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The Blockchain and IoT sensors being used to addressing dietary safety

Blockchain and IoT changes the way markets work

There are a couple of technologies currently on the market dealing with traceability like the Blockchain and IoT sensors. These two technologies have the potential to support the positive transformation of food systems, according to a new research coming from the World Economic Forum(WEF).

The Food industry serves a critical role in society, but there remain a lot of inefficiencies in the supply chain together with a lack of product and supply chain visibility.

This has been causing some serious food and waste safety concerns. Food production is not very efficient, as one-third of all global food production goes to waste, leaving more than 800 million people in chronically undernourished situations.

Statistics show that the world health Organisation has estimated that there are more than 600 million people who fall ill with more than 420,000 dying from food contamination.

The food industry is currently also responsible for 25% of global greenhouse-gas emissions, while climate change is threatening up to 25% of all crop yields.

With an expected population growth of 10 billion by 2050, there is a lot of strain on the food industry to improve in the coming years.

In a report by Innovation with a Purpose: Improving Traceability in Food Value chains through Technology, the opportunity for traceability in order to improve information about safely, provenance, efficiency and sustainability of the food supply.

This has opened up investigations for the role of disruptive technology applications like the Blockchain, to improve the system.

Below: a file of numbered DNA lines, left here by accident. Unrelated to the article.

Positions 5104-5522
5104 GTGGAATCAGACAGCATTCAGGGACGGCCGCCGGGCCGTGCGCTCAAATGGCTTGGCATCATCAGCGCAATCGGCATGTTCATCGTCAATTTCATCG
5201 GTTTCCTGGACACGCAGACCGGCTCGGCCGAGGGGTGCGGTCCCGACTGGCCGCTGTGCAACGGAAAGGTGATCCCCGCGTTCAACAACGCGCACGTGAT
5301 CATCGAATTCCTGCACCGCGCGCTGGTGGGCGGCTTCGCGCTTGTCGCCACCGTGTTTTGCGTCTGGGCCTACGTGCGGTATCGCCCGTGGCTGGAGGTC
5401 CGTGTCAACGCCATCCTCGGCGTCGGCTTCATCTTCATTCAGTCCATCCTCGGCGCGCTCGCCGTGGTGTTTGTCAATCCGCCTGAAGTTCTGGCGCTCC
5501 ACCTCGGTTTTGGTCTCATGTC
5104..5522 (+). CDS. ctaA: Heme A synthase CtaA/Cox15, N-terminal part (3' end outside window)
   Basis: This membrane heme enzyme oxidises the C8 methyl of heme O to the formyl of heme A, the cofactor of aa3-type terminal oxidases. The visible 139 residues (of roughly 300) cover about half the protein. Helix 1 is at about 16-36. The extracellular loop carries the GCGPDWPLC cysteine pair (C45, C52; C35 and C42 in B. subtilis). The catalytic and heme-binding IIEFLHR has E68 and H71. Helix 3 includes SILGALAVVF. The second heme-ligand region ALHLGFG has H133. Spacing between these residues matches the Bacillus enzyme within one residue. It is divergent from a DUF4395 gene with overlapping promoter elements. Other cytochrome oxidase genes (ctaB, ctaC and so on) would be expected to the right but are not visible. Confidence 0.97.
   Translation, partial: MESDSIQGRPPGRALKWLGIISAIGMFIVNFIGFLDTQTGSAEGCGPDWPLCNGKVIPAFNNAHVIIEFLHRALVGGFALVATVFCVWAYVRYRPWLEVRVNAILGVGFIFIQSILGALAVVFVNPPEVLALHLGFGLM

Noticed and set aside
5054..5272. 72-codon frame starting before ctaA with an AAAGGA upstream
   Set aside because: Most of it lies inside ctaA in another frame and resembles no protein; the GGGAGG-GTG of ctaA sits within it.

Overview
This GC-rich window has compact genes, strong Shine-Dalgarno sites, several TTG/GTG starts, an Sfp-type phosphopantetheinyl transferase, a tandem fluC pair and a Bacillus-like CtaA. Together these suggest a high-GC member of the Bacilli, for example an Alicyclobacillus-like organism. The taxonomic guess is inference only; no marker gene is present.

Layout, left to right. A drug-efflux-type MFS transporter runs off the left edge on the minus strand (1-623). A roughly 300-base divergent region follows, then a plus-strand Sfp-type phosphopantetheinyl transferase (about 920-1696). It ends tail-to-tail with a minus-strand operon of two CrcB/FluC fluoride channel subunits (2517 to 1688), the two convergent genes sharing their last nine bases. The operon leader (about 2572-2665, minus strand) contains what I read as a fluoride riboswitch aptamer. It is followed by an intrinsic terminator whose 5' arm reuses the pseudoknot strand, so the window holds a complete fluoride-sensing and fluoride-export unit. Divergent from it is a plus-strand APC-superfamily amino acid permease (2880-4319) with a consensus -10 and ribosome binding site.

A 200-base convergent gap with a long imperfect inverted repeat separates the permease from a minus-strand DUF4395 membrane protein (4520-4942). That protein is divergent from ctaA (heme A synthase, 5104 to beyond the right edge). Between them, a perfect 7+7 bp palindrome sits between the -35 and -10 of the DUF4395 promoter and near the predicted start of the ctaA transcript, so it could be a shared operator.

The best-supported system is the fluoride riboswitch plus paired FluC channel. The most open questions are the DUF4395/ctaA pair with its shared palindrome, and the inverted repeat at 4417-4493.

Coming from the chairman of the board of Nestle in Switzerland, Paul Bulckle:

“New technologies, such as Blockchain and satellite imaging, can strengthen traceability programs and lead to better transparency and value across the supply chain.”

The technologies that will transform the global food trade

The WEF has presented 12 technologies that have the potential to enhance food production systems.

Blockchain and IoT sensors will reduce the environmental footprint of agriculture support alongside small-scale productions with support for healthier and more nutritious food system.

In the report, it was said that the scaling of the Blockchain technology will enable the traceability of food by 2030, and will reduce food loss by 1%-2%.

The distributed and immutable blockchain-based system can be used to efficiently track, and aggregate information while sharing supply chain data.

The IoT technology can be used for real-time supply chain transparency and traceability. These sensors can facilitate the identification and tracking of health monitoring or any conditional tracking. The sensors can be paired with other capabilities including equipment and tools, together with data integration and Artificial Intelligence (AI).

The non-invasive and non-destructive food-sensing approach that the technology provides, along with image analysis, spectroscopy and hyperspectral imaging can be used to identify information that is related to structuring a product. This will be done through uploading information to the cloud while analyzing it through machine learning and imaging processing algorithms.

According to a statement coming from David Beasley, the executive director of World Food Programme(WFP).

“To get to zero hunger, the world needs innovative tools and approaches. Blockchain technology has the potential to increase supply chain efficiency by allowing us to track in real time where food shipments are from the point of origin to the moment it is dispatched for delivery from our warehouse. Through Blockchain, The humanitarian community can share this information and, in times of emergency, the partners can call forward stocks for families in urgent need.”

The WFP has a partnership with the WEF’s Centre for the Fourth Industrial Revolution Network. This is an initiative that is focused on the co-designing and new polices for emerging technologies such as the Blockchain and IoT.

coinmag

My occupation is the Research of blockchains and their practical applications in the economy. I have graduated through various levels of education, including electrical technique, Business, Psychology, and innovative technologies.

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